Thursday, 19 April 2012

Winter is Coming… to kill me.

How the hell do people write autobiographies? Seriously. “Why, I remember when I was but a lad of three and I can recall this conversation with my uncle word for word…” I can’t remember what happened ten minutes ago if I don’t write it down. I swear, I’m gonna get home and people will say “so tell me about Korea!” and I’ll be all “Um, good? It was good. Yes. Something something kimbap.”
Plus, ages ago I planned to write about the semester change and all that it heralded in, plus a billion other things, only I got really damn sick and simply getting up for work was easier said than done.
So you may recall that a couple of entries back, I mentioned that I was avoiding my apartment like the plague and that I would get to the “why” eventually. This is the beginning of the why.
When the semester changed back in December, it was not exactly a stress-free week. We received our new books and new schedule about, oh, FIVE MINUTES before we were expected to teach it. The textbooks were completely new to us and we hadn’t been able to do even one iota of prep for it. Also, since the semester change also marked a changing of levels for many of the kids, the classes were all filled with different students. The dynamic of a particular group was now opseyo.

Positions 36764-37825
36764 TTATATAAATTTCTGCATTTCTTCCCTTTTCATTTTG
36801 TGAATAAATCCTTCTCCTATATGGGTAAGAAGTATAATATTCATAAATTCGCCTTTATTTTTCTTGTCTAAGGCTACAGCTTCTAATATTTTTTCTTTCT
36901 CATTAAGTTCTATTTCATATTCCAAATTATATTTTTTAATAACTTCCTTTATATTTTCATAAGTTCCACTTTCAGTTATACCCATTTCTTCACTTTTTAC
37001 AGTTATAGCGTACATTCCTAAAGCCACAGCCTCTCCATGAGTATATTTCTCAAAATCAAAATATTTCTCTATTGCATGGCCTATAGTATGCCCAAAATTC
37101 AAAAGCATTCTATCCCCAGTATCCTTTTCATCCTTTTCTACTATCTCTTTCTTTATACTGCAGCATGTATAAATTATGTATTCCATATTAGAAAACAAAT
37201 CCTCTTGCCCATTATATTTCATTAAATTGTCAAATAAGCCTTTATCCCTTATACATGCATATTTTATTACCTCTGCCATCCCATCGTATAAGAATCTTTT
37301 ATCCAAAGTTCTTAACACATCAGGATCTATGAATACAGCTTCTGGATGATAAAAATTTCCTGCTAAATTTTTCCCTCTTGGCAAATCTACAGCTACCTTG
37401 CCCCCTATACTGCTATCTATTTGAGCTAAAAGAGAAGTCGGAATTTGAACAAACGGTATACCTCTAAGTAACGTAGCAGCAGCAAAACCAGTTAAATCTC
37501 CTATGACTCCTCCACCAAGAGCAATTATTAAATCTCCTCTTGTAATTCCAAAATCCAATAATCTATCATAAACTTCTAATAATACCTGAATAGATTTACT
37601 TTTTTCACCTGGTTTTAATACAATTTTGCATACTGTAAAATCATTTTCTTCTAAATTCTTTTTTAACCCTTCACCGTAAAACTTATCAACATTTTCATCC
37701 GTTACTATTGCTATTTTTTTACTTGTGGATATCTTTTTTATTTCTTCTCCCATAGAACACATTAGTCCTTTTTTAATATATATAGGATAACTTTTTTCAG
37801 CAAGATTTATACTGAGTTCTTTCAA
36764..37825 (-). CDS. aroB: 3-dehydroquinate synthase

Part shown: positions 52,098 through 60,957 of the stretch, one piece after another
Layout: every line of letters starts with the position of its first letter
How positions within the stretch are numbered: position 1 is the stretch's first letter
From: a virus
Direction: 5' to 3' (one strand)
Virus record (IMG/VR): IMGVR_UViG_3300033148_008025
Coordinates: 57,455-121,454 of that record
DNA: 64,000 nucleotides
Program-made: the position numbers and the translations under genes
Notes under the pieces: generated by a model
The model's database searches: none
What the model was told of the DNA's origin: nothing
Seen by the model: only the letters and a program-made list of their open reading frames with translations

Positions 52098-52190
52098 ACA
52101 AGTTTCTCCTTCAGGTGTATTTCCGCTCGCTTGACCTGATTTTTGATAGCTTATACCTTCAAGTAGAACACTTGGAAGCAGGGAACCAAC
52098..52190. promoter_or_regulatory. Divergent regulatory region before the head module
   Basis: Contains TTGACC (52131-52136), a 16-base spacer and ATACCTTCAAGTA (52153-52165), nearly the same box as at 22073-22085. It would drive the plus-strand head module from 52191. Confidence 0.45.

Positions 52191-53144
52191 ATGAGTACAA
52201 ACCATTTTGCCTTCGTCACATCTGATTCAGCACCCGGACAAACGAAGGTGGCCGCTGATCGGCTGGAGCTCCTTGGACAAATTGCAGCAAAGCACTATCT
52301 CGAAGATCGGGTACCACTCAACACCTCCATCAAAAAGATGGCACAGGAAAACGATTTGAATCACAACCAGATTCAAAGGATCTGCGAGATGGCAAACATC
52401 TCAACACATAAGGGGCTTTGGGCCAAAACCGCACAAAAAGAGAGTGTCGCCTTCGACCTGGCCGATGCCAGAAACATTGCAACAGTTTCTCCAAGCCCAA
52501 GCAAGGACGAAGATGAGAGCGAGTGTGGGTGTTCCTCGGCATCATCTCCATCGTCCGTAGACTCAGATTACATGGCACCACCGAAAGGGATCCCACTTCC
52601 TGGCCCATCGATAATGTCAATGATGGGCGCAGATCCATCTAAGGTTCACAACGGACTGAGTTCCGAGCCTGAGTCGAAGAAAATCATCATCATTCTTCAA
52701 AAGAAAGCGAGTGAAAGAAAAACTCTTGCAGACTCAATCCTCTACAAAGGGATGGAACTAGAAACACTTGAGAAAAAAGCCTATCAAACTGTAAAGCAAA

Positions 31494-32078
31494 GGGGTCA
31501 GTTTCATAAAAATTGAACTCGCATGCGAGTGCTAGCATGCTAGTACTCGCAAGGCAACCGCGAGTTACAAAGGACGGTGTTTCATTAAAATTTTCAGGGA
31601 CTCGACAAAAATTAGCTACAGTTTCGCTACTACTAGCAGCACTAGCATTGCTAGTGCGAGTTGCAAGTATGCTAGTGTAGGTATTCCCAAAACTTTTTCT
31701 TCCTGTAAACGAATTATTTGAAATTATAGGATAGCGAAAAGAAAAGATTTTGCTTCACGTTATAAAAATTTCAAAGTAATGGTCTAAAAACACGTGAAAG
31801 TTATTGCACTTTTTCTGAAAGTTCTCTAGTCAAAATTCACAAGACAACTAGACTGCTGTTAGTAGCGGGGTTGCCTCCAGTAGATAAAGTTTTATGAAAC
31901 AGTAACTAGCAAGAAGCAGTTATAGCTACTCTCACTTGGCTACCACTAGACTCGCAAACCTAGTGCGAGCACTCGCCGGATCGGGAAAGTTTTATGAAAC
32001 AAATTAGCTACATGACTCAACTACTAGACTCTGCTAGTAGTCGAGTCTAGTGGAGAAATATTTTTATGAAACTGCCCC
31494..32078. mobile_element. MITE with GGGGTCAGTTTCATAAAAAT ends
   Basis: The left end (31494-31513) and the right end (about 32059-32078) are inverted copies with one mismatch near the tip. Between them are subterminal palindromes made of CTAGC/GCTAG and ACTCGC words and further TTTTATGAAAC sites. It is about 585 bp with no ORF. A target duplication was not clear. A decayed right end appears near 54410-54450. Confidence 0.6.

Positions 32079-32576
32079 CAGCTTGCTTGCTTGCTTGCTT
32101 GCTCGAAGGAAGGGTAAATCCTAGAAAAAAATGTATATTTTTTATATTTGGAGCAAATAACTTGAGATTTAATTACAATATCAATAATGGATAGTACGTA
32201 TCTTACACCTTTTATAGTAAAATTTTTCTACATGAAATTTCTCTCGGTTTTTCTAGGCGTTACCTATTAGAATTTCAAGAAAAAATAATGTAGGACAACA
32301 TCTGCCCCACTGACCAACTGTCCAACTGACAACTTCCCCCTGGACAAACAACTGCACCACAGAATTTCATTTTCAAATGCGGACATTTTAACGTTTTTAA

Oh, and then there were the new class codes, and some classes didn’t have their textbooks yet, so we had to do a lesson we had prepared ourselves during time we never had, and teach that. By the way, the classes vary in size so an activity that might take an hour with one group could take ten minutes with another. Also, I was teaching a couple of classes that were at a much lower level than I was used to teaching, with kids who were total strangers to me, despite me having been at the school for two months at the time.